Business logistics costs increased slightly in 2019, which felt like a return to normal after 2018’s fast GDP growth and capacity shortages. Then came the COVID-19 pandemic, which crashed into the global and U.S. economy and disrupted the supply chain. Logistics providers responded, serving as a valuable asset to shippers, and they are focused on resilience and agility as they move forward.
“Logistics leaders have spent the past few months responding to crises—often with prescience, efficiency, and a welcome dollop of charm,” said Michael Zimmerman, a partner with the global strategic management consulting firm A.T. Kearney and lead author of the 31st Annual State of Logistics Report.
The report was introduced by the Council of Supply Chain Management Professionals (CSCMP) and presented virtually by Penske Logistics on June 23.
“Out of necessity, we’ve become an even more agile and stronger company. I’m a big believer that companies and people really should embrace adversity as a chance for opportunity,” said Marc Althen, president of Penske Logistics.
Althen was one of several transportation executives who took part in a panel discussion following the report’s release.
Jacqueline Bailey, North American regional lead, Cargill Transportation and Logistics, said COVID-19 tested the company’s supply chain in ways they hadn’t anticipated. “There have been disruptions that have happened in the past 12 to 18 months, whether that be strikes or hurricanes, that did prepare us and had us in a good position with contingency plans in place, but we definitely tested those in the last several months,” she said, adding that she has seen a resurgence on the focus of relationships and the importance of being the shipper of choice.
In 2019, United States business logistics costs (USBLC) rose 0.6 percent to $1.63 trillion, or 7.6 percent of 2019’s $21.43 trillion GDP, Zimmerman said.
USBLC data shows full truckload costs increased by 1.4 percent; less-than-truckload costs increased by 1.3 percent. There was a 5 percent increase in private and dedicated fleet costs, which drove the overall motor carrier sector to the overall 3 percent cost increase.
Road freight was the largest segment of domestic logistics spending in 2019, and Zimmerman said freight rates dipped year-over-year for six months straight last year. He added that carriers will need to do something to survive and perform better.
Big carriers are looking to technology to increase efficiency, and smaller carriers must look to apps to find better routes and backhauls, Zimmerman said.
Bailey said technology is driving efficiency. “It isn’t railroading and trucking like it used to be. We’ve embraced technology, and technology is an important part of our industry,” she said, adding that access to data is critical. “Everyone is using that data differently today to make those good data-driven, fact-based decisions.”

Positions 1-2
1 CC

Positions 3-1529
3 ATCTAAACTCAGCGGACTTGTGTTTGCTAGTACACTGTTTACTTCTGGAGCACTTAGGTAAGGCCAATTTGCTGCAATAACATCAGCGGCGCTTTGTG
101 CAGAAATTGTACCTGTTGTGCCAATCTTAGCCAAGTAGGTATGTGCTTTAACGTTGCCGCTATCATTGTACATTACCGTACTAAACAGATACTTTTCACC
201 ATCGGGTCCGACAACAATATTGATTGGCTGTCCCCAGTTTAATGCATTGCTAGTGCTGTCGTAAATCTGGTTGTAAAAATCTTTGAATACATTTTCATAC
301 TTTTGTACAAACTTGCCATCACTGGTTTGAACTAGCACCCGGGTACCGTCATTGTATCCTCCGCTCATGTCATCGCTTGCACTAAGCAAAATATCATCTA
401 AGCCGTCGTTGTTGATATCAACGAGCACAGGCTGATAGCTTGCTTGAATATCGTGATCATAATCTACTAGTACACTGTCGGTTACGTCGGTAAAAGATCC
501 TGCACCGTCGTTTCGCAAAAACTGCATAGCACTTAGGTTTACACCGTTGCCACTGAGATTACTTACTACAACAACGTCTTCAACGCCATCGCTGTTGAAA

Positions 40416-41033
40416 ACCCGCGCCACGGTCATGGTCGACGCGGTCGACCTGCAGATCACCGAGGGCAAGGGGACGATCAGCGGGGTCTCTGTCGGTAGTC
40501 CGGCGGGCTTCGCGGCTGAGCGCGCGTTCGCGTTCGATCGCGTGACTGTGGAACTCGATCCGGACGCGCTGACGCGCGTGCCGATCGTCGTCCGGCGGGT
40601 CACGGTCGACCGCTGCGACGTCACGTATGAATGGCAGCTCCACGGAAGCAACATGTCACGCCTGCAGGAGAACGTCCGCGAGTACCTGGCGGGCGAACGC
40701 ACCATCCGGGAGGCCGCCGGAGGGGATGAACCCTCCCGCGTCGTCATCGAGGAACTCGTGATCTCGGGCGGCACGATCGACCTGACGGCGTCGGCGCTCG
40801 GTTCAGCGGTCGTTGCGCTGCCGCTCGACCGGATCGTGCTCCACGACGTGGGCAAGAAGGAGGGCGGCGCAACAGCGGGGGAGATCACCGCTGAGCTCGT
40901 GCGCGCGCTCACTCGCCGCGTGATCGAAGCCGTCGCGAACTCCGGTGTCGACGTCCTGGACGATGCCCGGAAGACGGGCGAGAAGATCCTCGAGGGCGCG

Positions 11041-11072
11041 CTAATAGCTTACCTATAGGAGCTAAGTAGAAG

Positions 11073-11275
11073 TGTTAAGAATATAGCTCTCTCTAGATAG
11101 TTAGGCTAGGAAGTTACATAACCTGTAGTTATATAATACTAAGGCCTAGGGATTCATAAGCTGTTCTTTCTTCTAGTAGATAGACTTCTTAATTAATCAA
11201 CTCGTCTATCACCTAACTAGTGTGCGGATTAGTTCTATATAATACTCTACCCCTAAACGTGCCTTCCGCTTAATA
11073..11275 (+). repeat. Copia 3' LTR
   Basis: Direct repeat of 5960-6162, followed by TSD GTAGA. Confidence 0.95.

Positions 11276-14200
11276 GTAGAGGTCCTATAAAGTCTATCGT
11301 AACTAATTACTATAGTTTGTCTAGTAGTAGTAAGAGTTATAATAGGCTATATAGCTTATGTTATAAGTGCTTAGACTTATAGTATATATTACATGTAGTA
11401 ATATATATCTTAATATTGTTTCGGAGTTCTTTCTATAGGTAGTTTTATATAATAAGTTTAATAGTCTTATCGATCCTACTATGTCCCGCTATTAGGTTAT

Zimmerman expects to see continued technology investments from logistics providers. “They need to stay at the leading, not bleeding, edge of technology investment and implementation,” he said.
Penske is continuing to invest in its ClearChain® suite of technology, accelerating some of its robotics and automation, and continuing to optimize internal processes, Althen said.
Logistics providers have proven they are valuable assets that came through in a crisis, which will bode well for them in the long term, Zimmerman said.
“Shippers that did not have 3PLs will feel like they muddled through but probably did so with a fair level of pain and incremental cost and so will be more open to outsourcing,” Zimmerman said.
“Shippers that did have 3PLs should have largely seen good performance because 3PLs largely rolled up their sleeves and did their best and came through rather than invoking force majeure and brandishing contract clauses.”
Additionally, there has been a dramatic move to turn multi-shoring and re-shoring into a reality, and logistics providers can provide value as shippers make the transition. Zimmerman said logisticians are going to have to be much more agile and informed about a broader array of imports, such as Vietnam or Mexico.
Zimmerman also expects to see the continued growth of e-commerce. U.S. e-commerce sales grew almost 15 percent in 2019 and should see increased growth in 2020. “COVID-19 was a big shot of adrenaline, increasing e-commerce adoption to a level were retailers, and CPGs can no longer treat it as a loss leader while hoping to grow traditional channels,” he said.
All in all, the pandemic elevated the importance of logistics in the supply chain, said Craig Fuller, CEO of Freightwaves. He added that people’s awareness of and respect for the industry has changed.
That should bode well for 3PLs as they move into 2021 and 2022, Zimmerman said.